The Linux file systems community met in Portland in June 2006 to
discuss the next 5 years of file system development in Linux.
Brown, and Arjan van de Ven, and sponsored by Intel
, the Linux File Systems
brought together thirteen Linux file systems developers
and experts to share data and brainstorm for three days. Our goal was
to discuss the direction of Linux file systems development during the
next 5 years, with a focus on disruptive technologies rather than
incremental improvements. Our goal was not to design one new file
system to rule them all, but to come up with several useful new file
system architecture ideas (which may or may not reuse existing file
system code). To stay focused, we explicitly ruled out discussion of
the design of distributed or clustered file systems, with the
exception of how they impact local file system design. We came out of
the workshop with broad agreement on the problems facing Linux file
systems, several exciting file system architecture ideas, and a
commitment to working together on the next generation of Linux file
Why do we need a Linux file systems workshop, when all seems well in
Linux file systems land? Disks purr gently along, larger and fatter
than ever before, but still essentially the same. I/O errors are an
endangered species, more rumor than fact, and easily corrected with a
simple fsck. The "df" command returns a comforting 50% free on most
of your file systems. You chuckle gently as you read old file system
man pages with directions for tuning inode/block ratios. Sure, that
32-bit file system size limit is looming somewhere over the horizon,
but a quick patch to change the size of your block pointers is all you
need and you'll be back in business again. After all, file systems
are a solved problem, right? Right?
If computer hardware never changed, we kernel developers would have
nothing better to do than argue about the optimal scheduling algorithm
and flame each others' coding style. Unfortunately, hardware has this
terrible habit of changing frequently, drastically, and worst of all,
exponentially. File systems are especially vulnerable to changes in
hardware because of their long-lived nature. Much of operating
systems software can be changed at will given a simple system reboot.
But file systems - and their on-disk data layouts - live on and on.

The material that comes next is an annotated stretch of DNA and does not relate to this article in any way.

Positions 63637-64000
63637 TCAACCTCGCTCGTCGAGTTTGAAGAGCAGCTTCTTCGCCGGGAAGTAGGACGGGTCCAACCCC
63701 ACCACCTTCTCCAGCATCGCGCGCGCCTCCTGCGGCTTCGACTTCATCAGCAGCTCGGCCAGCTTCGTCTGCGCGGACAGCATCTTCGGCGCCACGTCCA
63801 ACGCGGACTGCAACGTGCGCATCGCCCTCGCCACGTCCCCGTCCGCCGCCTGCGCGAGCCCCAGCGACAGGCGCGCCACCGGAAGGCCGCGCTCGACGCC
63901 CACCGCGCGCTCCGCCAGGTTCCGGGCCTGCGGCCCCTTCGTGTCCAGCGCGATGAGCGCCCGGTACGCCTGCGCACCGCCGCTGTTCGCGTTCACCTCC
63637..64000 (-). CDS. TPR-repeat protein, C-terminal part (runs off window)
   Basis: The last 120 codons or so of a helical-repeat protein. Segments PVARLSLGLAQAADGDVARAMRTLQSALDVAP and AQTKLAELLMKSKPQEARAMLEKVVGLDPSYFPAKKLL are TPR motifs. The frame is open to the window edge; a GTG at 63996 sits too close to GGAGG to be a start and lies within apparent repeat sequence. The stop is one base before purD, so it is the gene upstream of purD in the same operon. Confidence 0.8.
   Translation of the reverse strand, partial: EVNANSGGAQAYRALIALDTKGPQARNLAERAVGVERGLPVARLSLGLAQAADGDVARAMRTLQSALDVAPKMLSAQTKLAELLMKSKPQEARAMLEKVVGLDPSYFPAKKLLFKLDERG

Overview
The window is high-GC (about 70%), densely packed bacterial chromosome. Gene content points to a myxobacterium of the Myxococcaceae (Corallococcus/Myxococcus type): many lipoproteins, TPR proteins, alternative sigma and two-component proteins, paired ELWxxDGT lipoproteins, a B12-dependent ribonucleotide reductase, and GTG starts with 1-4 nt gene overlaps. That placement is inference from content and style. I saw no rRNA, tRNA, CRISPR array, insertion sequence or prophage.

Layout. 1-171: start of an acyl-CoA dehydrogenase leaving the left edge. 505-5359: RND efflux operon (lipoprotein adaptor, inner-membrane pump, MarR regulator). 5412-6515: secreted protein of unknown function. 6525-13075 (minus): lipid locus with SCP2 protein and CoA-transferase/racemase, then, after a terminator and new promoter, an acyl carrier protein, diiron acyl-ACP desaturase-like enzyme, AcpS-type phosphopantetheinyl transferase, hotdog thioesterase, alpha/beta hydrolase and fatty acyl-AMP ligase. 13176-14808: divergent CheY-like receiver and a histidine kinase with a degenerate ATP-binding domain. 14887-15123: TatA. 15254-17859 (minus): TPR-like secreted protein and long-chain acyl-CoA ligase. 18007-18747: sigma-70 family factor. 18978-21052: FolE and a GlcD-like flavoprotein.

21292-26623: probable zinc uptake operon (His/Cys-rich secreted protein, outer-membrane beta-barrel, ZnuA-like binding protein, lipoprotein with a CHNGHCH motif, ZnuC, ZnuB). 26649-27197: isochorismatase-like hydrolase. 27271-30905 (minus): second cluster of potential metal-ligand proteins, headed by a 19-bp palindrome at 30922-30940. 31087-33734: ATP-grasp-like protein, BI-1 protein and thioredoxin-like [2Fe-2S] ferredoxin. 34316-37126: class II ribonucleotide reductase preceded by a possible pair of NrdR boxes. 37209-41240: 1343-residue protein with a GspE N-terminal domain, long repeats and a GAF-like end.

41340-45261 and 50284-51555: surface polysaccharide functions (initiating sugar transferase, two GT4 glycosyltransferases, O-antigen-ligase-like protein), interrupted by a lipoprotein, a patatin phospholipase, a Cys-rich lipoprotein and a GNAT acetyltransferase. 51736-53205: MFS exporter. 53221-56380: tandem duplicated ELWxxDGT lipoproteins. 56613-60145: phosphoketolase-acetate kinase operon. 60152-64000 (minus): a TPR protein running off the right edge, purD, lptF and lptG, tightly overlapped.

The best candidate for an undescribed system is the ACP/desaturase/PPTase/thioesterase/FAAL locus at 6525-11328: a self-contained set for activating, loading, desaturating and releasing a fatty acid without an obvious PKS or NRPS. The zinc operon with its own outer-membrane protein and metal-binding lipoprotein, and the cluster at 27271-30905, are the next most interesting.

What has changed in hardware that affects file systems? Let's start
with some simple, unavoidable facts about the way disks are evolving.
Everyone knows that disk capacity is growing exponentially, doubling
every 9-18 months. But what about disk bandwidth and seek time? At
the last Storage Networking World
conference, Seagate presented some details of their hard disk
road map for the next 7 years (see page 16 of the
slides [PDF]). Their predictions for 3.5 inch hard disks are summarized
in the following table.
|Read seek time (ms)||8||7.2||6.5||1.2x|
In summary, over the next 7 years, disk capacity will increase by 16
times, while disk bandwidth will increase only 5 times, and seek time
will barely budge! Today it takes a theoretical minimum 4,000
seconds, or about 1 hour to read an entire disk sequentially (in
reality, it's longer due to a variety of factors). In 2013, it will
take a minimum of 12,800 seconds, or about 3.5 hours, to read an
entire disk - an increase of 3 times. Random I/O workloads are even
worse, since seek times are nearly flat. A workload that reads, e.g.,
10% of the disk non-sequentially will take much longer on our 8TB
2013-era disk than it did on our 500GB 2006-era disk.
Another interesting change in hardware is the rate of increase in
capacity versus the rate of reduction in I/O errors per bit. In order
for a disk to have the same overall number of I/O errors, every time
capacity doubles, the per-bit I/O error rate must halve. Needless to
say, this isn't happening, so I/O errors are actually more common even
though the per-bit error rate has dropped.
These are only a few of the changes in disk hardware that will occur
over the next decade. What do these changes mean for file systems?
First, fsck will take a lot longer in absolute terms, because disk
capacity is larger, but disk bandwidth is relatively smaller, and seek
time is relatively much larger. Fsck on multi-terabyte file systems
today can easily take 2 days, and in the future it will take even
longer! Second, the increasing number of I/O errors means that fsck
is going to happen a lot more often - and journaling won't help.
Existing file systems simply weren't designed with this kind of I/O
error frequency in mind.
These problems aren't theoretical - they are already affecting systems
that you care about. Recently, the main server for Linux kernel
source, kernel.org, suffered file system corruption from a failure at
the RAID level. It took over a week for fsck to repair the (ext3)
file system, when it would have taken far less time to restore from
Now that the stage is set, we'll move on to what happened at the 2006
Workshop. The coverage has been split into the following pages:
- Day 1, devoted mostly to understand
the current state of the art: file system repair, disk errors, lessons
learned from existing file systems, and major filesystem
- Days 2 and 3, concerned with the way
forward: interesting ideas, near-term needs, and development plans.
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